After listening to the two clips of Radiolab’s Jad Abumrad and Moon Graffiti by the Truth Podcast, I now have a new perspective on how audio drives stories.
Jad Abumrad did a great job in explaining the role of audio in our daily lives. Although many people say that radio is dead or dying, Abumrad argues that this will never be the case. Unlike other forms of media, audio and specifically radio provides a listener with a type of contact where it seems as though the reporter or host is speaking directly to the listener. This connection makes audio and radio appealing to everyone, because it is likely comforting to any kind of listener to hear someone speaking directly to them (even if it is indirect in reality).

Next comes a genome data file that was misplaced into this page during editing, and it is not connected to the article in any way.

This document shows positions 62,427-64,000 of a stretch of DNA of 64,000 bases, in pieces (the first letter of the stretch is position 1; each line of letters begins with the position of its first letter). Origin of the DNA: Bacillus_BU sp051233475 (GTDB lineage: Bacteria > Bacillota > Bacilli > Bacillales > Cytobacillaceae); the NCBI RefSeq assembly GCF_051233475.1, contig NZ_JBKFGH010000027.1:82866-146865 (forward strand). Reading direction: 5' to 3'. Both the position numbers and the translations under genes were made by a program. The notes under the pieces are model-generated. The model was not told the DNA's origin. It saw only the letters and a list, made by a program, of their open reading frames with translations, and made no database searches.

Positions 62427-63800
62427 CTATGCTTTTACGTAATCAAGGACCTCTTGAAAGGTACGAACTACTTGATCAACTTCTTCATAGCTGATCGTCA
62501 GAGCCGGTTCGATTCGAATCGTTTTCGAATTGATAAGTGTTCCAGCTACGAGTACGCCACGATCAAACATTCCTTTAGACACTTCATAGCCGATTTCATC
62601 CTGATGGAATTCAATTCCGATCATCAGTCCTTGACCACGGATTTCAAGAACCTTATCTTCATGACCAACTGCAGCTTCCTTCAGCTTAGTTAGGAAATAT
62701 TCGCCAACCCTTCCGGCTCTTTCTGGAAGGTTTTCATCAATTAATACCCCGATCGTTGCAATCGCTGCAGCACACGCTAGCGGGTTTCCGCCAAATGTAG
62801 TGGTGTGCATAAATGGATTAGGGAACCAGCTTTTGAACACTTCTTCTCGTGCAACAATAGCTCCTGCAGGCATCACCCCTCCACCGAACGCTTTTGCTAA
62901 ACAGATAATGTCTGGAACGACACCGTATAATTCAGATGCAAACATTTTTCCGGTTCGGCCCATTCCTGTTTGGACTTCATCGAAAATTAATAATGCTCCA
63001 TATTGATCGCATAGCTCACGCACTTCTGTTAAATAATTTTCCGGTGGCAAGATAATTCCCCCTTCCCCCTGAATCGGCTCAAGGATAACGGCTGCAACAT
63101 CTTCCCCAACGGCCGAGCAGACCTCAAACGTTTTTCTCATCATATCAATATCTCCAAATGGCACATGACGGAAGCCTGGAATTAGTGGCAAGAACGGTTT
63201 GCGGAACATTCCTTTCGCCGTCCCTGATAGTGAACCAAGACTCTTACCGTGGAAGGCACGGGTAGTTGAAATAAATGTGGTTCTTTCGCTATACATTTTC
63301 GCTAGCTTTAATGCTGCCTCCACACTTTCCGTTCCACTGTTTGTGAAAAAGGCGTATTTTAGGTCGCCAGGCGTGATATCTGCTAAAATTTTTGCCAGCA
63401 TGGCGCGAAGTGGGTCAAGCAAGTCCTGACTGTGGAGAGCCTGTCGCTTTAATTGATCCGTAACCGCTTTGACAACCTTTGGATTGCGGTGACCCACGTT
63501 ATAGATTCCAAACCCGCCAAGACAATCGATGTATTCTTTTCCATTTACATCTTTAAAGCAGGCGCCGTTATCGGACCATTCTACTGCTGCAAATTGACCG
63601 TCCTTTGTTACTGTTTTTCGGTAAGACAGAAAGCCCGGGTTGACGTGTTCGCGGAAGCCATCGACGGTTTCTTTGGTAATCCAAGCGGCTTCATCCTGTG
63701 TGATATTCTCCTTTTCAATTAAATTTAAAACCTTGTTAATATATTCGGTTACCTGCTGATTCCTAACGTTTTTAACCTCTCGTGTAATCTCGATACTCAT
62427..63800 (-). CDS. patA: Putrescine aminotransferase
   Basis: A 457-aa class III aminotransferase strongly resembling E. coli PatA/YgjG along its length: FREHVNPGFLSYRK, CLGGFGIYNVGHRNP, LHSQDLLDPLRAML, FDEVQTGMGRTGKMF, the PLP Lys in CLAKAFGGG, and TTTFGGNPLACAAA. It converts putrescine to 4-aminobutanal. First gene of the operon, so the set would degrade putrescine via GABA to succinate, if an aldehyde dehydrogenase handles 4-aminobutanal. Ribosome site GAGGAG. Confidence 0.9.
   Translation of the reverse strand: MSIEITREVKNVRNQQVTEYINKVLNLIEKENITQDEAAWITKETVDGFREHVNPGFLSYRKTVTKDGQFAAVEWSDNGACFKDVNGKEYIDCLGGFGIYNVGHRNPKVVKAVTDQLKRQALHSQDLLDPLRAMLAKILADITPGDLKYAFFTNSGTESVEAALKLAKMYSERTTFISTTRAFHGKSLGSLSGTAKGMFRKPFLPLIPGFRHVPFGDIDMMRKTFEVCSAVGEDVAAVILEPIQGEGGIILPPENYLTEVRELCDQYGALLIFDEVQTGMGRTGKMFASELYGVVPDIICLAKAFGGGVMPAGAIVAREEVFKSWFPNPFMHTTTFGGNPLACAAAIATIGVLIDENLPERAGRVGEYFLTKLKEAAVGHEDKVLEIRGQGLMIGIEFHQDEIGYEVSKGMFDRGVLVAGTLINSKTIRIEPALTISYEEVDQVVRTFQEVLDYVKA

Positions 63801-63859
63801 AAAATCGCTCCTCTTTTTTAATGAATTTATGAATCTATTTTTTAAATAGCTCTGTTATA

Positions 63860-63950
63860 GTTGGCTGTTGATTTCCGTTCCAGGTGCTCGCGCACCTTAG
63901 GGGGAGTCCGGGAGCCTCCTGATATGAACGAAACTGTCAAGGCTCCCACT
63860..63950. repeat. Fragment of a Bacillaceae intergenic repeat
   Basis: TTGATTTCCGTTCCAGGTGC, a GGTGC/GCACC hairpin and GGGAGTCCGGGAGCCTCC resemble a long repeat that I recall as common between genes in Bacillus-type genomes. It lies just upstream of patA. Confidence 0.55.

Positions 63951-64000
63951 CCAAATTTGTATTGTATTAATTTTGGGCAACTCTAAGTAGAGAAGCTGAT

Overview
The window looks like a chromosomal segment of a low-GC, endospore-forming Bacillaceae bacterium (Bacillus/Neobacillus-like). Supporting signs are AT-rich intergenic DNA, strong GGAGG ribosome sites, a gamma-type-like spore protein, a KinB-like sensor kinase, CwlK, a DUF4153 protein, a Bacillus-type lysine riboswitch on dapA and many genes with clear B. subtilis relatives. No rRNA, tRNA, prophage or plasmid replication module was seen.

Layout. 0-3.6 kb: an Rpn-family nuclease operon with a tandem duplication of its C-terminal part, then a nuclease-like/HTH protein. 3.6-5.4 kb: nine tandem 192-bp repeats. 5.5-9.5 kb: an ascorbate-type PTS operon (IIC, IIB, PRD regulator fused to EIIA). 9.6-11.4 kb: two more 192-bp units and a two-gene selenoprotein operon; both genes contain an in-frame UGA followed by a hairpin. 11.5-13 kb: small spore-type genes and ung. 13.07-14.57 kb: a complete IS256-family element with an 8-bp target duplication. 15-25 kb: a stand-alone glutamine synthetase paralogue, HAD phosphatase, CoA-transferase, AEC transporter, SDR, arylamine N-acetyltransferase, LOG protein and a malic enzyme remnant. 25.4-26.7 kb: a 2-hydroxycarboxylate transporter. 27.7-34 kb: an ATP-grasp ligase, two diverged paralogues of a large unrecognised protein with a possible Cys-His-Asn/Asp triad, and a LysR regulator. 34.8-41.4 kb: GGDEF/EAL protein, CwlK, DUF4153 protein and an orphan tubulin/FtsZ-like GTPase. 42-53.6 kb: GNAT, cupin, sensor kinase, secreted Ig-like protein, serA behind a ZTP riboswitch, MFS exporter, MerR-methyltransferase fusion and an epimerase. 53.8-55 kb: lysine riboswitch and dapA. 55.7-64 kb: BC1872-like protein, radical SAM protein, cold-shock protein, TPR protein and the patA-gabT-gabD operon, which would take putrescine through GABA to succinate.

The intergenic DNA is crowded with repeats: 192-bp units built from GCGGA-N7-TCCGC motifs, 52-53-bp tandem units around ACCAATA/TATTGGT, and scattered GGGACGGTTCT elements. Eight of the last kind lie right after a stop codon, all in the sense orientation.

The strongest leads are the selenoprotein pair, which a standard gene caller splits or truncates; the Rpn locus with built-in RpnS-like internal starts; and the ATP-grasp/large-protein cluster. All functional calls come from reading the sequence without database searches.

Also, radio and audio media is available to people even if they don’t have the ability to consume text media through educational limits or due to a disability.
When listening to Moon Graffiti, the thing that stood out to me the most was the ability for the creator to mash together different sounds and audios. The overlapping sounds of the astronauts on the radio, the astronauts talking to each other, and the operators were mashed together. This blend of sounds and perspectives allows the listener to feel like they’re right in the middle of the action in live time, another reason why audio media is so appealing.
The various aspects and endless possibilities of audio storytelling makes it appealing to the audience. It creates an engaging atmosphere, and it feels as though the author/speaker is telling the story directly to you.
One Reply to “A Reflection on Audio Storytelling”